Mr. Tierney. This gentleman does a good job and he writes 
to my office at least once a month, always with pertinent 
information and insight and so we thank you very much for that.
    Mr. Boucher. Thank you, sir. Thank you all.
    Mr. Shays. Thank you. Sir.
    Mr. Lyons. Thank you, Mr. Chairman. My name is Tom Lyons. I 
am the executive director of the New England Shelter for 
Homeless Veterans. I want to thank you for being here today and 
also thank my good friend, Congressman Tierney, for allowing me 
to be here today.
    I am a former Marine. I served in 1967 to 1970 with a tour 
of duty in Vietnam in 1968.
    Mr. Chairman, I run probably one of the largest homeless 
shelters in New England, 320-bed facility for men and women. We 
are unique, Mr. Chairman, because we are drug and alcohol free 
and our programs are based on structure and discipline, 
structure and discipline that these men and women had when they 
were in the miliary, we use it as a way of building them back 
to self-sufficiency.
    We have emergency shelter, temporary housing and we also 
have permanent housing right inside our facility. We built a 
new medical clinic with the help of the VA. We are now not only 
providing basic medical care, but we are providing complete eye 
exams as well as dental care.
    We have a training program that over the last 3 years have 
put over 1,100 men and women back into the work force in 
Massachusetts at an average wage of $12. So as you can see, Mr. 
Chairman, we are a program that works and I am proud to say 
that we have been a player within the veterans community over 
the last number of years.
    But the concern I have today, Mr. Chairman, is that the VA 
is talking about doing away with detox programs and are leaning 
toward out-patient detox. As someone who sees 85 percent of our 
clients at our facility who are drug and alcohol dependent, to 
think of an outpatient kind of a detox program scares the hell 
out of me to be quite honest because we have men and women in 
our program 8 months to a year or to a year and a half who are 
drug and alcohol free.
    They were able to do it because of the structure and the 
discipline and the counseling services that we have in our 
    I ask you, Mr. Chairman, and I ask your committee to look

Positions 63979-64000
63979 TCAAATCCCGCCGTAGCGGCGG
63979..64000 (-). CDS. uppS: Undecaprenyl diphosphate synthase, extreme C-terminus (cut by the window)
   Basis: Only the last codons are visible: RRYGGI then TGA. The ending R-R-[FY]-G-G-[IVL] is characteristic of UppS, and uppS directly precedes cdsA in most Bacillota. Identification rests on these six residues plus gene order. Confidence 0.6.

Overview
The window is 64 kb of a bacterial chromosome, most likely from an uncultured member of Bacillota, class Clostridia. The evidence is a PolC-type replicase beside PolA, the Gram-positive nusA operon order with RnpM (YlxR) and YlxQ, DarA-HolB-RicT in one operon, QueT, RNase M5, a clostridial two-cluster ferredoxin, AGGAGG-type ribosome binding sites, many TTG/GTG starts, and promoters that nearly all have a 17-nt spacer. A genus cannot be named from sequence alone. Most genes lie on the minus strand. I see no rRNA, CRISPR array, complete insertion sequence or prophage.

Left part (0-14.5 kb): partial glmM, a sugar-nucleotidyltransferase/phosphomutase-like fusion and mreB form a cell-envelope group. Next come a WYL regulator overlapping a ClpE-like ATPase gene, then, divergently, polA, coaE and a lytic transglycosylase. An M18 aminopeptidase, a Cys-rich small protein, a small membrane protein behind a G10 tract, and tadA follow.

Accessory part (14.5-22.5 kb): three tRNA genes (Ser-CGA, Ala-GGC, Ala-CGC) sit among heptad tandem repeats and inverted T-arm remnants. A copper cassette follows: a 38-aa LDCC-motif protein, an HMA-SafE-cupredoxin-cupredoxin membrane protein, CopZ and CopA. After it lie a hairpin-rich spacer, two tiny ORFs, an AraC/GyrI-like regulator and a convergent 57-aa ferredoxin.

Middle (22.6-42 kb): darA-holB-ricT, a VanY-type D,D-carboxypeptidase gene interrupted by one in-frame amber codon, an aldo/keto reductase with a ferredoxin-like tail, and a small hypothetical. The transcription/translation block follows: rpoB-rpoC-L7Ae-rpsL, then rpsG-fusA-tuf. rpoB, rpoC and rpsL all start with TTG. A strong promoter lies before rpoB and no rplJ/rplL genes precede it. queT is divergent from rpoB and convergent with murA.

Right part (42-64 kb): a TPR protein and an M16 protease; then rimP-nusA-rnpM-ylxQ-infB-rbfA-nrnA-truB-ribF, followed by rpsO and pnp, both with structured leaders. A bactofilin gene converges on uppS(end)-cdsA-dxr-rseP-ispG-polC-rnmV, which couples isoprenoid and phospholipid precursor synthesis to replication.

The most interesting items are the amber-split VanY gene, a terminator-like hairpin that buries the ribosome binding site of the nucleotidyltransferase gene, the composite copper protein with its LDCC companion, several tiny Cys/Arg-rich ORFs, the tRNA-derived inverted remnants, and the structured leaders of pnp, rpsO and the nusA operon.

at whatever the VA has in terms of surveys, whatever, to 
outpatient clinics and see if they actually work or is this 
just another way of creating another out source within the VA 
system. Thank you, Mr. Chairman.
    Mr. Shays. Thank you very much. I would just like to note 
for the record, it is 1:18, so I think we are almost done with 
our speakers. We have one gentleman here. We have three 
speakers all on this side and I do need to limit it to that so 
we have three speakers left.
    I am going to just before you speak, I just want to take 
note that Dr. Frances Murphy has been here the entire time. She 
could have left and she stayed and I appreciate that very much 
as well as Dr. Jeannette Post and I appreciate you staying here 
as a well, Doctor, as well as Mr. William Conte. It is 
important that you hear what the veterans say and I did not 
need to tell you that because you know that. You might be able 
to interact with one or two, but we need to make sure the 
record is straight, particularly on one issue dealing with 
counseling for women and also whether services are available 
throughout wherever you go.
    We have three speakers left. I am also going to allow our 
gentlemen, the panel up here to just make a closing comment if 
they would like if they are short. I think maybe what we will 
do, Dr. Murphy, I am going to have you respond to those two 
questions before we leave so that they are part of the record, 
    Yes sir.
    Mr. Hinds. Good afternoon, Mr. Chairman. My name is John 
Hinds and I would like to put a face behind some of what you 
have been talking about today. I am a disabled Vietnam veteran, 
a career employee in the Veterans Administration and a veteran 
who is suffering from hepatitis.
    I would like to thank Dr. Murphy, Dr. Post, Mr. Conte, Mr. 
Martineau and Mr. Hogan this morning because they were kind 
enough to show me something that I have never seen as a VA 
employee. I am taking annual today from my job in order to come 
here and to thank personally Congressman Tierney for the work 
he does not only on behalf of disabled veterans, but also 
particularly my district. I live in Georgetown.
    Since 1988 I have been an employee of the Veterans 
Administration and I have worked at the VA Regional Office and 
the Kennedy Building in Boston. I have worked at the VA Medical 
Center and Jamaica Plain and I have worked at the outpatient 
clinic in Boston and for the last 9 years I have worked on the 
staff at the Med Center in Boston.
    I have never had anything lower than an outstanding 
performance appraisal on an annual basis and yet I have been 
frustrated in every attempt, despite my education which 
includes a Bachelor of Arts degree and several completions of 
several courses on a master's degree level. I have been 
frustrated because I see what is being given to the veterans on 
the front line basis.
    Thank you, Mr. Martineau for your comments. They are very 
appropriate. I have been thrwarted in my attempts to improve 
myself as a VA employee. I have gone from a grade 5 to a grade 
6 in the 11 years that I have been with Veterans Administration 
and I have been labeled, despite being chosen as 1 of the 12 VA 
employees to give performance training and individual customer